Journal of Chemical Ecology

, Volume 32, Issue 9, pp 1911–1924 | Cite as

Attraction of Spodoptera frugiperda Larvae to Volatiles from Herbivore-Damaged Maize Seedlings

  • Mark J. Carroll
  • Eric A. Schmelz
  • Robert L. Meagher
  • Peter E. A. Teal


Plants respond to insect attack with the induction of volatiles that function as indirect plant defenses through the attraction of natural enemies to the herbivores. Despite the fact that volatiles are induced in response to caterpillar attack, their reciprocal effects on the host location behaviors of the same foraging herbivores are poorly understood. We examined orientation responses of sixth instar fall armyworm [FAW; Spodoptera frugiperda (Smith)] to odors from herbivore-damaged and undamaged maize seedlings (Zea mays var. Golden Queen) in y-tube olfactometer bioassays. While both damaged and undamaged maize seedlings were attractive compared with air, sixth instars preferred odors from damaged maize seedlings over odors from undamaged maize seedlings. Gas chromatography–mass spectrometry analysis of plant volatiles revealed that linalool and 4,8-dimethyl-1,3,7-nonatriene were the major volatiles induced by FAW herbivory 6 hr after initial damage. Given its prominence in induced plants and established attractiveness to adult FAW, linalool was evaluated both as an individual attractant and as a supplemental component of whole plant odors. Volatile linalool was more attractive than air to sixth instar FAW over a broad range of release rates. FAW also responded selectively to different amounts of linalool, preferring the higher amount. The orientation preferences of FAW were readily manipulated through capillary release of linalool into the airstream of whole plant odors. FAW preferred linalool over undamaged plant odors, and linalool-supplemented plant odors over unsupplemented plant odors, indicating that olfactory preferences could be changed by alteration of a single volatile component. These results suggest that although many induced volatiles attract natural enemies of herbivores, these defenses may also inadvertently recruit more larval herbivores to an attacked plant or neighboring conspecifics.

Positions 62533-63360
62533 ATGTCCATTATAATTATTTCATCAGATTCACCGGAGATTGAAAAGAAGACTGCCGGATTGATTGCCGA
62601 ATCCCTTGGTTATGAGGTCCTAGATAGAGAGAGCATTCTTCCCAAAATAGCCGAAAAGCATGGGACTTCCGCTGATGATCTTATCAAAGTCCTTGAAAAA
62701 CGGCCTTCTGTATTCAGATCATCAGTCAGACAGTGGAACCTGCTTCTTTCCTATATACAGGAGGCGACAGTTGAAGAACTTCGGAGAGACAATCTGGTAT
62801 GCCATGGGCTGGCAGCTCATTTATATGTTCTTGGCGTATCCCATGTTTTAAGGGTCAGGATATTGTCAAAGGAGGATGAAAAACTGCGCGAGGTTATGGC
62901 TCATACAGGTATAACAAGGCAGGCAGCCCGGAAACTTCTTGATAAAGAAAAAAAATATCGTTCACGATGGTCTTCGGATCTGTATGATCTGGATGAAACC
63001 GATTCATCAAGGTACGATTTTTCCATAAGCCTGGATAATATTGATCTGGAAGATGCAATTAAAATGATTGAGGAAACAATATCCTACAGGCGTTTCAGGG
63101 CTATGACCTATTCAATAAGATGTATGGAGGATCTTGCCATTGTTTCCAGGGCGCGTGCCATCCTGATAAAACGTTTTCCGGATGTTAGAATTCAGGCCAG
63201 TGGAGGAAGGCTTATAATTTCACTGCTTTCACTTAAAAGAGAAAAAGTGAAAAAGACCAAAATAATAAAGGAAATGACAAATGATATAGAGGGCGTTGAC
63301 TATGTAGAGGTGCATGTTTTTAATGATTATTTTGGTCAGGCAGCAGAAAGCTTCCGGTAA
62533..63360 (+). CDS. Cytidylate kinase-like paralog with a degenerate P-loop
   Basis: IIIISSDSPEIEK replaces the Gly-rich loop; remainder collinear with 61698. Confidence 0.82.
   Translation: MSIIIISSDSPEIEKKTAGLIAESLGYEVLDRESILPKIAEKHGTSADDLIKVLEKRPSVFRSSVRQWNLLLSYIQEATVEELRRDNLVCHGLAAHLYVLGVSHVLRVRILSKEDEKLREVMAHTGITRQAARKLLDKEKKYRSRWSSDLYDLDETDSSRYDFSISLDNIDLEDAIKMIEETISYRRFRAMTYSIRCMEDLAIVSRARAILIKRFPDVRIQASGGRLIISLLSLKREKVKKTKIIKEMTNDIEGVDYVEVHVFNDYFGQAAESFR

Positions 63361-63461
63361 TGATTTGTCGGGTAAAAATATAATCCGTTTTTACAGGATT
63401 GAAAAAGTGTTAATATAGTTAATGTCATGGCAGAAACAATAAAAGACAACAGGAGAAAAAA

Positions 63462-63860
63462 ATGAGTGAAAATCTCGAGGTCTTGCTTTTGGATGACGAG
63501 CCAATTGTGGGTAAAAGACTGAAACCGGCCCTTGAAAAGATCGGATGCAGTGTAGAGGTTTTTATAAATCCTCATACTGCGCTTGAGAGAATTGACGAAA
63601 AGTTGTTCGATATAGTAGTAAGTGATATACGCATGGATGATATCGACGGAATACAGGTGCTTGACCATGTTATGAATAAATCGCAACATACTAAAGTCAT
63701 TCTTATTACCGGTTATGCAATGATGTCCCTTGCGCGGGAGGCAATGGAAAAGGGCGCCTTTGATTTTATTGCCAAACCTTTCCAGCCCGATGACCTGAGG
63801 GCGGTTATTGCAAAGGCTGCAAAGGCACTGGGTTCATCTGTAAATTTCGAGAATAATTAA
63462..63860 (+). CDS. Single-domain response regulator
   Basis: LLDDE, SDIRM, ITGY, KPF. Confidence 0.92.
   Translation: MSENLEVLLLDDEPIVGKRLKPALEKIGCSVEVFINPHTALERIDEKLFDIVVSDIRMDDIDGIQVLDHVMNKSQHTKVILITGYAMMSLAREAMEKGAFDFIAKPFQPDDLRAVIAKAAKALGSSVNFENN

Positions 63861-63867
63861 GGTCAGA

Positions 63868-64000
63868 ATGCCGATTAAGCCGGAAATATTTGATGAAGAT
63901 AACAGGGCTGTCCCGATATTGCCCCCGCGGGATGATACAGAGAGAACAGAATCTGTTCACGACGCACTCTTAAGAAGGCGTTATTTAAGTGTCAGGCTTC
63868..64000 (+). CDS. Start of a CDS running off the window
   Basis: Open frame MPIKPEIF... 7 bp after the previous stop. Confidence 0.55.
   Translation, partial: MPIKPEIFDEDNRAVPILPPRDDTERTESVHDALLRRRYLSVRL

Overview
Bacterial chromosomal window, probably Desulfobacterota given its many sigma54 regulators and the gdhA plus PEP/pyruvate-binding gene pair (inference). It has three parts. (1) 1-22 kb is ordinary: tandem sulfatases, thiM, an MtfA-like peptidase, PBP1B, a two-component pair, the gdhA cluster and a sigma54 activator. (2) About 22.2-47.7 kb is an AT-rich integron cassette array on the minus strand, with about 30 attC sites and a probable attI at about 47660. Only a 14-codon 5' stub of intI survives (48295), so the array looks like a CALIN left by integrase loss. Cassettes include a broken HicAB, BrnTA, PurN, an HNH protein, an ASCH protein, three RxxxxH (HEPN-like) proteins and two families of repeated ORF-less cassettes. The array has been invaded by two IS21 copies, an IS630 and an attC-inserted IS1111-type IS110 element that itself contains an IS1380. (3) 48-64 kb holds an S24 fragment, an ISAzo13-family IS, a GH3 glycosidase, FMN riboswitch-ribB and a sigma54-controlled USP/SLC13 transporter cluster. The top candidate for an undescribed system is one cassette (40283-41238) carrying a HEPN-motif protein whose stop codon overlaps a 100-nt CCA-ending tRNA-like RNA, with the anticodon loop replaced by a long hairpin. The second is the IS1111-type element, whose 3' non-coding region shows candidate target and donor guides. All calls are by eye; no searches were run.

Olfaction Fall armyworm Plant-herbivore interactions Induction Linalool Olfactometer 



We thank Hans Alborn, Sean Collins, Art Zangerl, and two anonymous reviewers for helpful comments that improved the manuscript. We also thank Julia Meredith, Nancy Lowman, and Valerie McManus for assistance in the maintenance of plants and insects used in this experiment.


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Copyright information

© Springer Science + Business Media, Inc. 2006

Authors and Affiliations

  • Mark J. Carroll
    • 1
  • Eric A. Schmelz
    • 1
  • Robert L. Meagher
    • 1
  • Peter E. A. Teal
    • 1
  1. 1.Center for Medical, Agricultural, and Veterinary Entomology, U.S. Department of AgricultureChemistry Research Unit, Agricultural Research ServiceGainesvilleUSA

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